Risk of fraud and security concerns are the major deterrents to people using online banking services and credit cards in Trinidad & Tobago, with over 70 percent of the population preferring traditional methods to conduct banking transactions, a new survey on local media consumption patterns by advertising and marketing agency, cmb, has shown.
Interestingly, even though just 25 percent of Trinidadians use credit cards, 69 percent of all online transactions were facilitated by a credit card. While 45 percent of people surveyed outrightly rejected ever using credit cards online, 55 percent were open the possibility.
cmb structured the framework of the survey; it was conducted by data analytics firms Lucent Research Ltd and Sacoda Serv Ltd, and featured interviews with over 900 people from demographics that best reflected the latest census data.
Out of those who did have credit cards, 69 percent had regular “postpaid” credit cards, while 28 percent had reloadable “pre-paid” cards, which, while not strictly credit cards were still used as such at merchants.
Online banking appears to suffer from the same distrust as credit card use online, with just 19.6 percent of people saying they use their bank’s online banking options. Even among the tech-savvy younger generations, only 12.7 percent of Generation Z used online banking, while Millennials were slightly more inclined, at 25.5 percent. Those in higher socioeconomic brackets were also more inclined to choose the service, with just over one third (33.9 percent) of A, B (higher income/complete secondary or tertiary education) respondents saying they used online banking compared to those in C1, C2, D (lower income/partial secondary or vocational education).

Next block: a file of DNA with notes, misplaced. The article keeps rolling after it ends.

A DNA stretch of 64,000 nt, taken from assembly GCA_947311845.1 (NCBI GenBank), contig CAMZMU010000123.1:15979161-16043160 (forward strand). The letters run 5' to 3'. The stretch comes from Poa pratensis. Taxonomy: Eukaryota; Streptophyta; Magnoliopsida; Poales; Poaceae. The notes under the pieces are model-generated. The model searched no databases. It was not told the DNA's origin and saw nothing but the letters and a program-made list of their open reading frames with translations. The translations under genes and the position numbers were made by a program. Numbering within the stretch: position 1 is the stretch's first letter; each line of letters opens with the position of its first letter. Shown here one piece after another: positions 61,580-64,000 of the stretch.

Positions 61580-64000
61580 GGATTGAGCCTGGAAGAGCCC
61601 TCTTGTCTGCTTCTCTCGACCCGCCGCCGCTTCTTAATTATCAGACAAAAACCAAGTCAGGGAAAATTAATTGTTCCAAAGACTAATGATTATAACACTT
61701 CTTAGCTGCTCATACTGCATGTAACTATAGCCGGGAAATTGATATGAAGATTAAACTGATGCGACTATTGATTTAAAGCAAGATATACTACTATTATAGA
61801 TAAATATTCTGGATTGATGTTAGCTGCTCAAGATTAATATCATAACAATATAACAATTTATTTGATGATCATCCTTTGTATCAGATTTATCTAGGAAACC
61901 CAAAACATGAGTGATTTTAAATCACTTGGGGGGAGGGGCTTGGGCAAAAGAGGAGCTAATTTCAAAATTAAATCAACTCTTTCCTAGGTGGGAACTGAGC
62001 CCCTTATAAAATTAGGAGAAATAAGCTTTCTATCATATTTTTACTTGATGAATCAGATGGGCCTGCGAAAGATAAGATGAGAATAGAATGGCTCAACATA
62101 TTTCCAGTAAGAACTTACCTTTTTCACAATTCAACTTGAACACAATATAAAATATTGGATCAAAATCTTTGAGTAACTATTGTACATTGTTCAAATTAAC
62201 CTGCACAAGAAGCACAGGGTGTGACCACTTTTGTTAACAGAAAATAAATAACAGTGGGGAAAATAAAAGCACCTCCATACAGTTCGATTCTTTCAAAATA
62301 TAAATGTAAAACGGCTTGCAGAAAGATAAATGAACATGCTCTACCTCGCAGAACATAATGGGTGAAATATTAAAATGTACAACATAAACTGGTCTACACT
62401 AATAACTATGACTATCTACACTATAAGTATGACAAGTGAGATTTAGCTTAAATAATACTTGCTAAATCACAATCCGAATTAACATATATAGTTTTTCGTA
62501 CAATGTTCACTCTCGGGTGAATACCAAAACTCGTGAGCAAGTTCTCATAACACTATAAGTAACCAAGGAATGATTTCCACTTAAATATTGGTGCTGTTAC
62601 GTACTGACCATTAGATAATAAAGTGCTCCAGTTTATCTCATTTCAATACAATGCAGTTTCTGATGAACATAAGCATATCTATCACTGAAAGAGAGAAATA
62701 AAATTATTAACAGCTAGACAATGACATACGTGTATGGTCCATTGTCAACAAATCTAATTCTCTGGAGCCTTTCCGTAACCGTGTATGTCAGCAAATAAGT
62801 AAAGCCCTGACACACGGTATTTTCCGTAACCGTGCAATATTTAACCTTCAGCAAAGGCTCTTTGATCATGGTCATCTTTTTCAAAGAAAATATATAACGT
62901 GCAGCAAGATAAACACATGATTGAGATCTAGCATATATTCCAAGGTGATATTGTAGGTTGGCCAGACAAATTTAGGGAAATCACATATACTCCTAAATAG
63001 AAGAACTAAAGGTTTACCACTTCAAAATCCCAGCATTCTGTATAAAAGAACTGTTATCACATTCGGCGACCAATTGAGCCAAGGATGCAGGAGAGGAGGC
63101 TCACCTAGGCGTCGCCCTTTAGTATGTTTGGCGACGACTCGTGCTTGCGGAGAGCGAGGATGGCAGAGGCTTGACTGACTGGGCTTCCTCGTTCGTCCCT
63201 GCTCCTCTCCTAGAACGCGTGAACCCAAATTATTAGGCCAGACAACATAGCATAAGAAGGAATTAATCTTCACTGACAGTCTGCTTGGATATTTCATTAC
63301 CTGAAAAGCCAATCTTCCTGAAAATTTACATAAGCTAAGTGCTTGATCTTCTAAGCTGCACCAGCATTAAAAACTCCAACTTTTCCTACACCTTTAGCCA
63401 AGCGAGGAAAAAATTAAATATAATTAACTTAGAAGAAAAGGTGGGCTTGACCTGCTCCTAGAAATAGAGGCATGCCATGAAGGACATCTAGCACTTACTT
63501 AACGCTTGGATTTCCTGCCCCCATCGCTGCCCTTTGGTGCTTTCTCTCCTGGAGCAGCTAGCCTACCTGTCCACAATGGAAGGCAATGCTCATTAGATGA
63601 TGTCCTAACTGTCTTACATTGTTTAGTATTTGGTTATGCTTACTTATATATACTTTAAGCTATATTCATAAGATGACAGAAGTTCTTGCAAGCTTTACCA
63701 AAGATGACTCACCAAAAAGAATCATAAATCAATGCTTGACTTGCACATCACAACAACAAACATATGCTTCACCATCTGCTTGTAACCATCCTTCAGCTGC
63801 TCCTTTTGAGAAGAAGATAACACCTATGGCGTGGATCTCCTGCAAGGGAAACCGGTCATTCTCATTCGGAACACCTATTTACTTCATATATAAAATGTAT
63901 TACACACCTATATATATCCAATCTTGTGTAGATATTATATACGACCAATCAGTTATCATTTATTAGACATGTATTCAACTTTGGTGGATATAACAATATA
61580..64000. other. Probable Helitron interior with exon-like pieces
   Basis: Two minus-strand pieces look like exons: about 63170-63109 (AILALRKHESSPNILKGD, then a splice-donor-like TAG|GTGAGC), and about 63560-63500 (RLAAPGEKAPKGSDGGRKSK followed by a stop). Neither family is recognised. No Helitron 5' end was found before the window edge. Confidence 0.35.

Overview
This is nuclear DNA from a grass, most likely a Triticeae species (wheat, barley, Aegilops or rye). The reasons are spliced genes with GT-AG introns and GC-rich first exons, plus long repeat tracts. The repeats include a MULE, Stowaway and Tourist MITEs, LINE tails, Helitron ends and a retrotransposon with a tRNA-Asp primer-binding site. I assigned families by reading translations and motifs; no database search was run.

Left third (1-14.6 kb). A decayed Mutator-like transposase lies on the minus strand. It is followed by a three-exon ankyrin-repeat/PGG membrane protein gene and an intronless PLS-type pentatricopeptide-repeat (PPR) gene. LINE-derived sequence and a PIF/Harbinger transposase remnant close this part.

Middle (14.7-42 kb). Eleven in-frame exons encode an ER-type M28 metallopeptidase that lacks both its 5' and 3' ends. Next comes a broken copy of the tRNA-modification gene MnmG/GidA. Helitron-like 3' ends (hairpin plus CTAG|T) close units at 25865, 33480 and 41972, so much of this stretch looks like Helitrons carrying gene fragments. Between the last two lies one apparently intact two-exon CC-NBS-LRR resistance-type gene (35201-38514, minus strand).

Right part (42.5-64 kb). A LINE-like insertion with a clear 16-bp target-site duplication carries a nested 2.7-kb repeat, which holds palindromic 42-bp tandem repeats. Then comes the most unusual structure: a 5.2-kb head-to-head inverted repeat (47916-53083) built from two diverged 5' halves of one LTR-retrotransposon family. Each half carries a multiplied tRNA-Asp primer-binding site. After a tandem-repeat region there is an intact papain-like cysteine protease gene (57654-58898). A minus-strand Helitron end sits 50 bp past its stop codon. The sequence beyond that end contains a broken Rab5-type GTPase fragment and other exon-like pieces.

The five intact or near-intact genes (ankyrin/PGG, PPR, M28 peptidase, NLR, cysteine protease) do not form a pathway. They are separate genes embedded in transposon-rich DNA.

When they do log on to online banking, 50.5 percent of respondents said they preferred the bank’s mobile app, while 56.5 percent accessed the service via the website (web browser).
Despite the obvious benefits of electronic banking, for example, less time spent in bank lines and no need to carry around excessive amounts of cash, it is clear that banks and merchants need to do more to reassure consumers about the safety and security of using these types of platforms. Whether from lack of information or perhaps even just habit, it seems customers would rather the interpersonal experience of physically conducting transactions.
Trust, or rather, a lack of it, is the fundamental issue that service providers need to overcome, according to some of the responses given, followed closely by apathy—some consumers just never had a good enough reason to try. That intrinsic fear of fraud, however, remains preeminent as a concern—customers either have their own misgivings, or else they have been influenced by friends and family members who also mistrust the system. It is telling that even among the more digitally-inclined demographics, online banking/credit cards still is not embraced as a tool for convenience.
Marketing and communications strategies, then, should attempt to tackle these concerns directly, through open and honest methods that in some way balance the technical and the traditional—emphasising that despite the modern digital platform, interpersonal service is still available. The aim should be making the process more relatable to the consumer, highlighting efforts to ensure safety and security while showing how streamlined and convenient electronic banking is to use, ultimately assuaging any uncertainty.